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TRAI proposes fresh guidelines for TV ratings agencies

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TRAI proposes fresh guidelines for TV ratings agencies

The Telecom Regulatory Authority of India (TRAI) has released its recommendations on guidelines for television rating agencies. The Ministry of Information and Broadcasting (MIB) had requested TRAI to provide its recommendations on issues related to guidelines/ accreditation mechanism for accreditation of TRP rating agencies in India, under Section 11(1) (a) of the TRAI Act, 1997. It was further stated that in case the accreditation mechanism fails to address the maladies of the current system, then there would be a need for entrusting the accreditation mechanism to TRAI under section 11(1) (d).

Accordingly, TRAI issued a Consultation Paper on ‘Guidelines/ Accreditation Mechanism for Television Rating Agencies in India’ on April 17, 2013, seeking comments/ views of the stakeholders. Open house discussions were also held on July 1, 2013. Based on comments received in the consultation process and its own analysis, the Authority has finalised its recommendations.

The salient features of the recommendations are:
i.       The Authority supports self-regulation of television ratings through an industry-led body like Broadcast Audience Research Council (BARC).

ii.     To ensure that the shortcomings of the present system are addressed guidelines have been recommended.

iii.    Any agency meeting the eligibility conditions can apply and get registered with the MIB for doing the rating work.

iv.    MIB to notify the guidelines for regulating the television rating agencies based on TRAI’s recommendations, within two months.

v.      All rating agencies are required to comply with the guidelines.

vi.    Guidelines to cover registration, eligibility norms, cross-holding, methodology, complaint redressal, sale & use of ratings, audit, disclosure, reporting requirements and penal provisions.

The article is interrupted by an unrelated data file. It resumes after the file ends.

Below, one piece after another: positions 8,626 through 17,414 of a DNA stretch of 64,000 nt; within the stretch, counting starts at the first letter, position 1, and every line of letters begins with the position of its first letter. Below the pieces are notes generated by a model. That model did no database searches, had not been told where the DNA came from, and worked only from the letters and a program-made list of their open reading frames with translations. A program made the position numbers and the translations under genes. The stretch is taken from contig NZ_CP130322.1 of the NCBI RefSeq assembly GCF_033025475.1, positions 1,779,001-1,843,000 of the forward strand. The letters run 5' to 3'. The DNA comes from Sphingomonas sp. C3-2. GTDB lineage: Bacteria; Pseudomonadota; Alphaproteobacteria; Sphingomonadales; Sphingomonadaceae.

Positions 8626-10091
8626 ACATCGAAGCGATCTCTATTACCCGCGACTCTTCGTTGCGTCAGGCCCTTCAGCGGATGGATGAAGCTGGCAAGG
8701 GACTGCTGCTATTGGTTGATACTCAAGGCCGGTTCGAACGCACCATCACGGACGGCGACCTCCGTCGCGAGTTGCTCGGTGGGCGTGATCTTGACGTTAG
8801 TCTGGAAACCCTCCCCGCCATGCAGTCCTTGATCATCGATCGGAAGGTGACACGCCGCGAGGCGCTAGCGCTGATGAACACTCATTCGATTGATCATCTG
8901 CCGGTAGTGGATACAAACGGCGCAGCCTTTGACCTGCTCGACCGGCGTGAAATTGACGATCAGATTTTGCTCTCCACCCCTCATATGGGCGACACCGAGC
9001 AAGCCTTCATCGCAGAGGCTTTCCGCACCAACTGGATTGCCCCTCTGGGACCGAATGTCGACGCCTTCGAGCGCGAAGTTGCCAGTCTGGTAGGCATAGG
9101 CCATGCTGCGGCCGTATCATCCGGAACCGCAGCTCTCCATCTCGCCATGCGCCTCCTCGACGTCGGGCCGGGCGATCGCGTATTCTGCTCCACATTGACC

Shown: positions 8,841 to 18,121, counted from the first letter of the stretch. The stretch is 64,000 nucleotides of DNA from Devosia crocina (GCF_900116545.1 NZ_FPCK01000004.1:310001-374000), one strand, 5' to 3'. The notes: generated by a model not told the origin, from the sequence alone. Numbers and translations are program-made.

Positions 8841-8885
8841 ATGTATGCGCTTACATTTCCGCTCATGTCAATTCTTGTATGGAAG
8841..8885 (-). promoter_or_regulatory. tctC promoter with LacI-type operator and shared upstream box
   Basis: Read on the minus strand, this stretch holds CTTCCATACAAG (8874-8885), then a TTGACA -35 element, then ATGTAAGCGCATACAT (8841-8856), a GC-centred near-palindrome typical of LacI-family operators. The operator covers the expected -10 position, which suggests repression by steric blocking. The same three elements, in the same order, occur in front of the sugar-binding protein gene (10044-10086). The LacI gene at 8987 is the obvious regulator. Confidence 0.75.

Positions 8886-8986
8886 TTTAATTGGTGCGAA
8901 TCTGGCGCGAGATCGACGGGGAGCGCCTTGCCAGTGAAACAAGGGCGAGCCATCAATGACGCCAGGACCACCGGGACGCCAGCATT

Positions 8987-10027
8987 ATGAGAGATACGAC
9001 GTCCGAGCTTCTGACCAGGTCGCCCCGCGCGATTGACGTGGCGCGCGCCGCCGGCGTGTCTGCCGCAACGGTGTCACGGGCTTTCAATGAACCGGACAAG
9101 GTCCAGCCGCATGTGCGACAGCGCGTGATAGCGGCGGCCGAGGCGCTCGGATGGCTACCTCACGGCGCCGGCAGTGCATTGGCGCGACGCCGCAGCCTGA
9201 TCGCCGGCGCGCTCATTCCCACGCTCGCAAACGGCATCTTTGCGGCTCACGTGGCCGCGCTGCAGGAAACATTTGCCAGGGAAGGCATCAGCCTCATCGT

vii.   The number of panel homes for collecting television viewership data will be a minimum of 20,000, to be set up within six months of the guidelines coming into force. Thereafter, the number of panel homes shall be increased by 10,000 every year until panel size reaches 50,000.

viii. The panel homes to be selected from a pool of households selected through an establishment survey, which shall be at least 10 times the number of panel homes for audience measurement.

ix.    Voluntary code of conduct by the industry for maintaining secrecy and privacy of the panel homes.

x.      Restrictions on ‘substantial equity holding of 10 per cent or more’ between rating agencies and broadcasters/ advertisers/ advertising agencies.

xi.    The rating agency to set up an effective complaint redressal system.

xii.  Data/ reports generated by the rating agency to be made available on paid basis to all interested stakeholders in a transparent and equitable manner.

xiii. The rating agency to get its entire methodology/ processes audited internally on a quarterly basis and through an independent auditor annually. All audit reports to be put on the website of the rating agency.

xiv. Penal provisions for non-compliance of guidelines, including financial penalty from Rs 10 lakh to Rs 1 crore and cancellation of registration.

xv.   Six months time given to the existing rating agency to comply with the guidelines.

Since 2008, TRAI has been giving its recommendations/ clarifications on implementing a reliable and transparent television rating system. For over four years, little to no progress has been made by the industry and MIB, in implementing the Authority’s recommendations, aimed at institutionalising a credible and transparent rating system. Since policy intent has not been translated into action for too long, the time frame for implementation has now become a critical factor. Guidelines are designed to correct the aberrations in the existing system and prevent it from deteriorating further. Early implementation of guidelines, therefore, has become a necessity.

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